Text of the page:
ATM, bought a bottle of Cuban rum at the duty-free, and went off to get one of the few four-wheel drive SUVs in Iceland with (much-needed) automatic transmission.
Driving into the city totally exhausted from the flight was fun, especially when the best the navigators could manage was “Make a right at some unholy long name that starts with an H.” Let me tell you, all the names are unholy long and many, many of them start with H. Just as I got a hang of passing slow drivers along the white, mountainous, oddly moonlike landscape, we hit morning rush hour and promptly discovered that wacky morning DJs are not unique to America.
We managed to track down our hotel after K. made the brilliant linguistic realization that “Pfingholt” was the same as “Thingholt.” I can’t say enough good things about the Centerhotel Thingholt. It’s an awesome place to stay. The décor’s funky cool in a James Bond nemesis kind of way, the rooms are super comfortable, and the staff extremely nice. They not only let us check in five hours early, but since they made us wait a few minutes they upgraded us to deluxe rooms, even though we were paying a specially discounted rate.
One of us immediately fell to jetlag and the promise of nice bed, but the other three headed out to explore the various coffeeshops that make up your breakfast options in the city, settling on Mokka, which is apparently the oldest java joint in town and wickedly 50s-ish in a Frank Lloyd Wright kind of way. We had waffles with whipped cream and a grilled ham-and-cheese sandwich with awesomely strong coffee. We were just jokingly lamenting how mild the weather was when a beautiful blizzard whipped into town. We played in that for a bit, then all went back to the hotel to nap off some jetlag.
After waking up, we grabbed a mediocre dinner at Café Kultura: mushy falafel and they think nachos means Doritos served with a side of salsa. Iceland’s Gull beer tastes like Coors Light, so stick to Stella Artois, which is everywhere here.
After that, more napping, followed by going out to the bars. Drank too much vodka to remember the names of where we went, but around 2 AM we decided to sample Iceland’s favorite junk food: hot dogs! At Baejarins Beztu (Bill Clinton’s favorite when he’s in Iceland), you just order one with everything, which includes both raw and crispy fried onions, ketchup, mustard, and a bechemal-like remoulade. But even better than the food was the entertainment! There was this skinny, drunk Icelandic kid enthusiastically lecturing us on his two favorite subjects:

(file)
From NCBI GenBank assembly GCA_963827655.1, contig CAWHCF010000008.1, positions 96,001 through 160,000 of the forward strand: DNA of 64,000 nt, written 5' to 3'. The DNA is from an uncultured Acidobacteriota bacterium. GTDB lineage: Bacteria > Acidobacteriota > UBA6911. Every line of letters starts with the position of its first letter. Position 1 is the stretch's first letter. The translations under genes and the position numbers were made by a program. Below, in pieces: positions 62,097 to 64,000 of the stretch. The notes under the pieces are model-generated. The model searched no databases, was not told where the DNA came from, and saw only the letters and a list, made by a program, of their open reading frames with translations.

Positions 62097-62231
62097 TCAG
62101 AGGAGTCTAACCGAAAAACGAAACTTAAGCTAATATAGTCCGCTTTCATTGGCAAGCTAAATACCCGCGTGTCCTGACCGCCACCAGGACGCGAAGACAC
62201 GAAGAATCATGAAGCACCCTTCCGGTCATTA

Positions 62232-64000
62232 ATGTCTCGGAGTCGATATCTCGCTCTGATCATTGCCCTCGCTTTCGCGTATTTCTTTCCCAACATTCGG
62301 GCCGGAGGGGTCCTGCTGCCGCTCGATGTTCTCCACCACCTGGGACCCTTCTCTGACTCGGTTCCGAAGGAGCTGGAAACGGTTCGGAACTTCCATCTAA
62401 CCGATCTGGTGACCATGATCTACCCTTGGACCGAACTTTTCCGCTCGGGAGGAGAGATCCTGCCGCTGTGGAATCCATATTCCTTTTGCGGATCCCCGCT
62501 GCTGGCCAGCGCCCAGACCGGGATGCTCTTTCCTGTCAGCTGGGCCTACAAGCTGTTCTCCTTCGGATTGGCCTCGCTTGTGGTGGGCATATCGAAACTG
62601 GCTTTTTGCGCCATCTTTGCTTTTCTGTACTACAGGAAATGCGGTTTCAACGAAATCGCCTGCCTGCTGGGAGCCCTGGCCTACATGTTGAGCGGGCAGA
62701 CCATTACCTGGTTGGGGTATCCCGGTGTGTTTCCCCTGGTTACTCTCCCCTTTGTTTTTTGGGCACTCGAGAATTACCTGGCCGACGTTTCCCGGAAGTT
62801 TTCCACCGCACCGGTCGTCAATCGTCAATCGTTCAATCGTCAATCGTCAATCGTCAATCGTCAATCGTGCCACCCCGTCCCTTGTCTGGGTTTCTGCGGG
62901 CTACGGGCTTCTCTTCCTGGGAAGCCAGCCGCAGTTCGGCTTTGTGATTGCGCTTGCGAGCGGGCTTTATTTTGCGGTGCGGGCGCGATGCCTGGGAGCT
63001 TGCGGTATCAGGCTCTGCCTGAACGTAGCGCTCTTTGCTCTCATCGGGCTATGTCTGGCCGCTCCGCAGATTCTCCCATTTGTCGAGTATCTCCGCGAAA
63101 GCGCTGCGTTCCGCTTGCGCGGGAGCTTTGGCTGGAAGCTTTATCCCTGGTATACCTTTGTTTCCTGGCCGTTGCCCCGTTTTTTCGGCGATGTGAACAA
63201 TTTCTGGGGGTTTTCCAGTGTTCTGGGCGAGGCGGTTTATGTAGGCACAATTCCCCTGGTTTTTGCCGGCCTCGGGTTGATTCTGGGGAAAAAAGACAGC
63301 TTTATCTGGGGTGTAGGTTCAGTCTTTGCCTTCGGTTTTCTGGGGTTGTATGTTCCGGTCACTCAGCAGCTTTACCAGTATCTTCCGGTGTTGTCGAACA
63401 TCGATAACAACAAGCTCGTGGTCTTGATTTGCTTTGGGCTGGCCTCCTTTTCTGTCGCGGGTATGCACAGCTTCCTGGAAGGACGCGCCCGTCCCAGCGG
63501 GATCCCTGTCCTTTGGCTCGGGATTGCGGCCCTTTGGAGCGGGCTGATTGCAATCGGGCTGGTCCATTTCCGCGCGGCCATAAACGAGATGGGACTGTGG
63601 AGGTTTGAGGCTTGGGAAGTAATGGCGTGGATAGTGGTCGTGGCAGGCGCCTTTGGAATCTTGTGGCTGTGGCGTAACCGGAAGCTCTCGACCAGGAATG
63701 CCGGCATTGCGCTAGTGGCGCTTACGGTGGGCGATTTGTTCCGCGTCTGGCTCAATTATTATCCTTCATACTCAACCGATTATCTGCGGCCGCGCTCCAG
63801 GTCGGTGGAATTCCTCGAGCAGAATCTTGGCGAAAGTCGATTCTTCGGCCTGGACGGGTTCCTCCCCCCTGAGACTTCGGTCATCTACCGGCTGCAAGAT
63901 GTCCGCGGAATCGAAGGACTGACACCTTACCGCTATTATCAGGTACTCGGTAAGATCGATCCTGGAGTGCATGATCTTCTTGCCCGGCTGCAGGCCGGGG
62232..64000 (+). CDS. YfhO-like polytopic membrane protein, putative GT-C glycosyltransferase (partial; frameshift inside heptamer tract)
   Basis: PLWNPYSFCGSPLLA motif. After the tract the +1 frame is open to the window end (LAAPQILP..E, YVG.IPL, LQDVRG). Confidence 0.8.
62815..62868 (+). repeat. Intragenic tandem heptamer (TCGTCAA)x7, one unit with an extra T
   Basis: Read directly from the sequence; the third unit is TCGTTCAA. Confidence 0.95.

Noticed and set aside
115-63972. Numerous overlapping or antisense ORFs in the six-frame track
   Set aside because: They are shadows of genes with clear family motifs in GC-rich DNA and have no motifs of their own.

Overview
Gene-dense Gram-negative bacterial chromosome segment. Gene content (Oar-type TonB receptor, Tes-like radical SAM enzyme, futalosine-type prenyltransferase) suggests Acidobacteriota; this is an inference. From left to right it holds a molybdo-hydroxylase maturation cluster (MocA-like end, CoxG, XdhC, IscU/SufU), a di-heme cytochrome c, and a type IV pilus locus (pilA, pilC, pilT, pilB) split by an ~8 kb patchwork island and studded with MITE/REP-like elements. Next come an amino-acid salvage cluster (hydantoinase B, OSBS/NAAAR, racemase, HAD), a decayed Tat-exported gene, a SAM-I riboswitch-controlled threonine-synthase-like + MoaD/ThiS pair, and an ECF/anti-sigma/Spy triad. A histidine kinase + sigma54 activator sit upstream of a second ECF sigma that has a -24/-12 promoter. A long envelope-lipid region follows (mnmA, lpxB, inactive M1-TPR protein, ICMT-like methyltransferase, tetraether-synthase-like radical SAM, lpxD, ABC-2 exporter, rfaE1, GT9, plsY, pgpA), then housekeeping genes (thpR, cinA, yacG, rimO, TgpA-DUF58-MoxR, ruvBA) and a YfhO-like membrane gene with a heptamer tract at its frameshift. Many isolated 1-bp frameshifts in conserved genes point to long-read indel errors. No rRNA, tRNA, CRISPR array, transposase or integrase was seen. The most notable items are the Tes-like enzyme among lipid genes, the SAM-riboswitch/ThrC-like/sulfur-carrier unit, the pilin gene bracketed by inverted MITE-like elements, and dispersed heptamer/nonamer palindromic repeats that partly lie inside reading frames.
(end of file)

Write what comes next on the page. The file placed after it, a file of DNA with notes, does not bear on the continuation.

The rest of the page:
1) “This hot dog is the greatest hot dog. It is every hot dog in the world in one hot dog! This hot dog....”
2) The corporation! Wait, make that… THE COR-POR-RA-SHUN! I think he’s opposed to it; I guess to all corporations. Maybe the corporation is every corporation in the world in one corporation. It was hard to make out much than the word corporation.
My companions said he reminded them of the German nihilist in The Big Lebowski. We're now regretting now taking pictures of him. Or inviting him to join us at the cabin.
In the morning, we hit a less exciting café that nonetheless pleased K. by serving the coffee with little shots of Pellegrino and chocolates. We wandered some more in the city of bookstores, coffeeshops, and hairdressers, went to a flea market where the girls bought a fur hat and a pleather jacket, and browsed the crazy enormous manga section of the public library (K. likes to visit libraries when traveling).
Then it was goodbye to our lovel hotel (sob!) and off to the cabin. Outside of Reykjavik, you rapidly realize why they call the place Iceland. Snowy roads, frosty deserts, and gorgeous mountains. (zeeke, picture the area around Moab, but covered in ice crystals.) Finding the cabin was a little maddening, so asked for directions and and pizza from the only business for miles around: a little clubhouse or lodge type place. While our friends waited for the pizza, K. and I went off to search again for the cabin again. And we found it! But then I backed the driver’s side of the truck into a ditch! Fortunately, we were near a cabin and fount two extremely nice guys who helped us get back on the road. Turning the cold water on in the cabin involved some fence-hopping, cursing and chipping away of ice, but now we’re warm and safe inside, drinking rum and shiraz, stealing someone’s wi-fi, and slowly getting totally used to the sulfur smell that seemed just about overpowering when we first opened the door.
Oh, and in about an hour… the Northern Lights!